A magnificent selection of fifty poems to celebrate three-term US Poet Laureate Joy Harjo's fifty years as a poet. Over a long, influential career in poetry, Joy Harjo has been praised for her "warm, oracular voice" (John Freeman, Boston Globe) that speaks "from a deep and timeless source of compassion for all" (Craig Morgan Teicher, NPR). Her poems are musical, intimate, political, and wise, intertwining ancestral memory and tribal histories with resilience and love. In this gemlike volume, Harjo selects her best poems from across fifty years, beginning with her early discoveries of her own voice and ending with moving reflections on our contemporary moment. Generous notes on each poem offer insight into Harjo's inimitable poetics as she takes inspiration from Navajo horse songs and jazz, reckons with home and loss, and listens to the natural messengers of the earth. As evidenced in this transcendent collection, Joy Harjo's "poetry is light and elixir, the very best prescription for us in wounded times" (Sandra Cisneros, Millions).
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Talty, Morgan, 1991- author.
FICTION TAL
"Set in a Native community in Maine, Night of the Living Rez is a riveting debut collection about what it means to be Penobscot in the twenty-first century and what it means to live, to survive, and to persevere after tragedy. In twelve striking, luminescent stories, author Morgan Talty--with searing humor, abiding compassion, and deep insight--breathes life into tales of family and a community as they struggle with a painful past and an uncertain future. A boy unearths a jar that holds an old curse, which sets into motion his family's unraveling; a man, while trying to swindle some pot from a dealer, discovers a friend passed out in the woods, his hair frozen into the snow; a grandmother suffering from Alzheimer's projects the past onto her grandson; and two friends, inspired by Antiques Roadshow, attempt to rob the tribal museum for valuable root clubs. A collection that examines the consequences and merits of inheritance, Night of the Living Rez is an unforgettable portrayal of an Indigenous community and marks the arrival of a standout talent in contemporary fiction"-- Provided by publisher.

Harjo, Joy, author.
BIO HARJO
"Poet Laureate Joy Harjo offers a vivid, lyrical, and inspiring call for love and justice in this contemplation of her trailblazing life. In the second memoir from the first Native American to serve as US poet laureate, Joy Harjo invites us to travel along the heartaches, losses, and humble realizations of her "poet-warrior" road. A musical, kaleidoscopic meditation, Poet Warrior reveals how Harjo came to write poetry of compassion and healing, poetry with the power to unearth the truth and demand justice. Weaving together the voices that shaped her, Harjo listens to stories of ancestors and family, the poetry and music that she first encountered as a child, the teachings of a changing earth, and the poets who paved her way. She explores her grief at the loss of her mother and sheds light on the rituals that nourish her as an artist, mother, wife, and community member. Moving fluidly among prose, song, and poetry, Poet Warrior is a luminous journey of becoming that sings with all the jazz, blues, tenderness, and bravery that we know as distinctly Joy Harjo"-- Provided by publisher.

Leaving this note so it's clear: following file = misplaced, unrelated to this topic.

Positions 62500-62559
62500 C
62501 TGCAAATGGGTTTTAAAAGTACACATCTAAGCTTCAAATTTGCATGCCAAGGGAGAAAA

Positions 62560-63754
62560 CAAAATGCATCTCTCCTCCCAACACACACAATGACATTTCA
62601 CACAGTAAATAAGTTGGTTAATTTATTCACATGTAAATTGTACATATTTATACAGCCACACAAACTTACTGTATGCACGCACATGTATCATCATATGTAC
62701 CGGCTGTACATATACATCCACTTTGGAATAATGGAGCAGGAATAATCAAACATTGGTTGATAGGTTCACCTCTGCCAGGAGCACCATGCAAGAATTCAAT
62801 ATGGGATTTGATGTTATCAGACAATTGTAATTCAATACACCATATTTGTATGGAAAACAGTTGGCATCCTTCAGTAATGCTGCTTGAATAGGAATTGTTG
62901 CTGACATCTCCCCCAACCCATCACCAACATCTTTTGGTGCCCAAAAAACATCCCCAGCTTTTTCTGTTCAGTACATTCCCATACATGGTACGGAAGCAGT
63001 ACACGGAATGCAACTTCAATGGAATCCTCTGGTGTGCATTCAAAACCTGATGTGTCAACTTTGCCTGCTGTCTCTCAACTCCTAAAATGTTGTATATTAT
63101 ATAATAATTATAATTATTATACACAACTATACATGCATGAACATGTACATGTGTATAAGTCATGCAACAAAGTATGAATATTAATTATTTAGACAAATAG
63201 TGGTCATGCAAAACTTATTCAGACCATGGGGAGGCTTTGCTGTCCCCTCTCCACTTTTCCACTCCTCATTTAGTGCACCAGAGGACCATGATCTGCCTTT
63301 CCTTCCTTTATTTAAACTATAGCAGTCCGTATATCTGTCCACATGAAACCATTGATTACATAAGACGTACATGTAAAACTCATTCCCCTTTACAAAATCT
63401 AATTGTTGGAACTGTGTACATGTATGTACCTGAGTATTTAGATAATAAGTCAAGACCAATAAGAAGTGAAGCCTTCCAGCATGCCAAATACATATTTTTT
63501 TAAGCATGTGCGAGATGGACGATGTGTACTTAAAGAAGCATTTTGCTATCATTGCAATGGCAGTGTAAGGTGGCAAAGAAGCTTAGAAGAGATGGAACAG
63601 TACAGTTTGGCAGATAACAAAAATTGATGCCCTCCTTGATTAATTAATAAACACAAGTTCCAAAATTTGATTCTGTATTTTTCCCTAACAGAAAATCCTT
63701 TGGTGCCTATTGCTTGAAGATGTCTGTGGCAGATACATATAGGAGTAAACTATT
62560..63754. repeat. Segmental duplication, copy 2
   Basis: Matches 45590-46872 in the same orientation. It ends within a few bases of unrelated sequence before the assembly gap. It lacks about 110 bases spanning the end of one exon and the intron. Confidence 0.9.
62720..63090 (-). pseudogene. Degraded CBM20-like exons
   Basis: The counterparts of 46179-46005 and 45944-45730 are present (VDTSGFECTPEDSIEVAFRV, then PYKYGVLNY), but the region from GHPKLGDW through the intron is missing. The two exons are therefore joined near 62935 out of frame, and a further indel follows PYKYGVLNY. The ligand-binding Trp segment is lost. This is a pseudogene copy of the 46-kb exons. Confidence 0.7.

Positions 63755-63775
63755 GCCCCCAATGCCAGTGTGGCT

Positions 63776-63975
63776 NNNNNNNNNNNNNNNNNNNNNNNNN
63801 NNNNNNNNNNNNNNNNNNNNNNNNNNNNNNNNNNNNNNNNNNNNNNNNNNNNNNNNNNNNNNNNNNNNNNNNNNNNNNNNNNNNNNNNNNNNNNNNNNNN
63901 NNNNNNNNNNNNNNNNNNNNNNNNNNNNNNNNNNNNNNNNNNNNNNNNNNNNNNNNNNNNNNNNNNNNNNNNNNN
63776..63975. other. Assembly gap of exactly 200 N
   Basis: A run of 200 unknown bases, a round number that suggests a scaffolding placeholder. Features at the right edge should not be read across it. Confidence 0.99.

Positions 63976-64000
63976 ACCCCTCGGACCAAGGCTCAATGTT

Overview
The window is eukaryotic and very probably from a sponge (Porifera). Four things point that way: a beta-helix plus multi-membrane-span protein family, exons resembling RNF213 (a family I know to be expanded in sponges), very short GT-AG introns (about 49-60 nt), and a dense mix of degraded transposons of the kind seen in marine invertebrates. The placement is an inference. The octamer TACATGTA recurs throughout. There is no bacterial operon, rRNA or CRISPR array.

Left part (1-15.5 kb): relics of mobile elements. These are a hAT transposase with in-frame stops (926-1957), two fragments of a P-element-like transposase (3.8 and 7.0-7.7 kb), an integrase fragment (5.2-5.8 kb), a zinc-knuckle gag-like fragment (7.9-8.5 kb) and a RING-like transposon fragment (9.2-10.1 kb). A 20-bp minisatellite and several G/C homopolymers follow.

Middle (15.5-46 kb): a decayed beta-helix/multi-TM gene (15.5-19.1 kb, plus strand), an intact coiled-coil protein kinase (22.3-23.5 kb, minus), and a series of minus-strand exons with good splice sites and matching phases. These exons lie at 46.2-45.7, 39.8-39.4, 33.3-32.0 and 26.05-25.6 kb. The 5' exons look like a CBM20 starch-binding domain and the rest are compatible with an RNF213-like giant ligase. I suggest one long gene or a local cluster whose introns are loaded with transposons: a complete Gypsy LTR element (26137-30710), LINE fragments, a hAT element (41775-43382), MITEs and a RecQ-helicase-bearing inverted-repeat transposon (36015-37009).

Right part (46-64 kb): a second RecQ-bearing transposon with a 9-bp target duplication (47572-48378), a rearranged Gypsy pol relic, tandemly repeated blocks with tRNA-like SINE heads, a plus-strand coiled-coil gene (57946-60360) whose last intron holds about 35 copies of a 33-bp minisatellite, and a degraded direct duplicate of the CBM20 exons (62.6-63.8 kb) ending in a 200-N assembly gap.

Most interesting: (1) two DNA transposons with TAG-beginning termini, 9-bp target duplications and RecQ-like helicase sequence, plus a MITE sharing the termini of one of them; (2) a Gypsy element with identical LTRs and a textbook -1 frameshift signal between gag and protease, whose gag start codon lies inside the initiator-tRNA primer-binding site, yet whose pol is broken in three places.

Hobson, Brandon, author.
FICTION HOB
"Steeped in Cherokee myths and history, a novel about a fractured family reckoning with the tragic death of their son long ago--from National Book Award finalist Brandon Hobson"-- Provided by publisher.

Boulley, Angeline, author.
YA FICTION BOU
Daunis, who is part Ojibwe, defers attending the University of Michigan to care for her mother and reluctantly becomes involved in the investigation of a series of drug-related deaths.

Geller, Danielle, author.
BIO GELLER
"After Danielle Geller's mother dies of alcohol withdrawal while homeless, she is forced to return to Florida. Using her training as a librarian and archivist, Geller collects her mother's documents, diaries, and photographs into a single suitcase and begins a journey of confronting her family, her harrowing past, and the decisions she's been forced to make, a journey that will end at her mother's home--the Navajo reservation. Geller masterfully intertwines wrenching prose with archival documents to create a deeply moving narrative of loss and inheritance that pays homage to our pasts, traditions, heritage, and the family we are given, and the ones we choose"-- Provided by publisher.

Eustace, Nicole, author.
364.1523 EUS
"An immersive tale of the killing of a Native American man and its far-reaching consequences for Colonial America. In the summer of 1722, on the eve of a conference between the Five Nations of the Iroquois and British-American colonists, two colonial fur traders brutally attacked an Indigenous hunter in colonial Pennsylvania. The crime set the entire mid-Atlantic on edge, with many believing that war was imminent. Frantic efforts to resolve the case created a contest between Native American forms of justice, centered on community, forgiveness, and reparations, and an ideology of harsh reprisal, based on British law, that called for the killers' execution. In a stunning narrative history based on painstaking original research, acclaimed historian Nicole Eustace reconstructs the crime and its aftermath, taking us into the worlds of Euro-Americans and Indigenous peoples in this formative period. A feat of reclamation evoking Laurel Thatcher Ulrich's A Midwife's Tale and Alan Taylor's William Cooper's Town, Eustace's utterly absorbing account provides a new understanding of Indigenous forms of justice, with lessons for our era"-- Provided by publisher.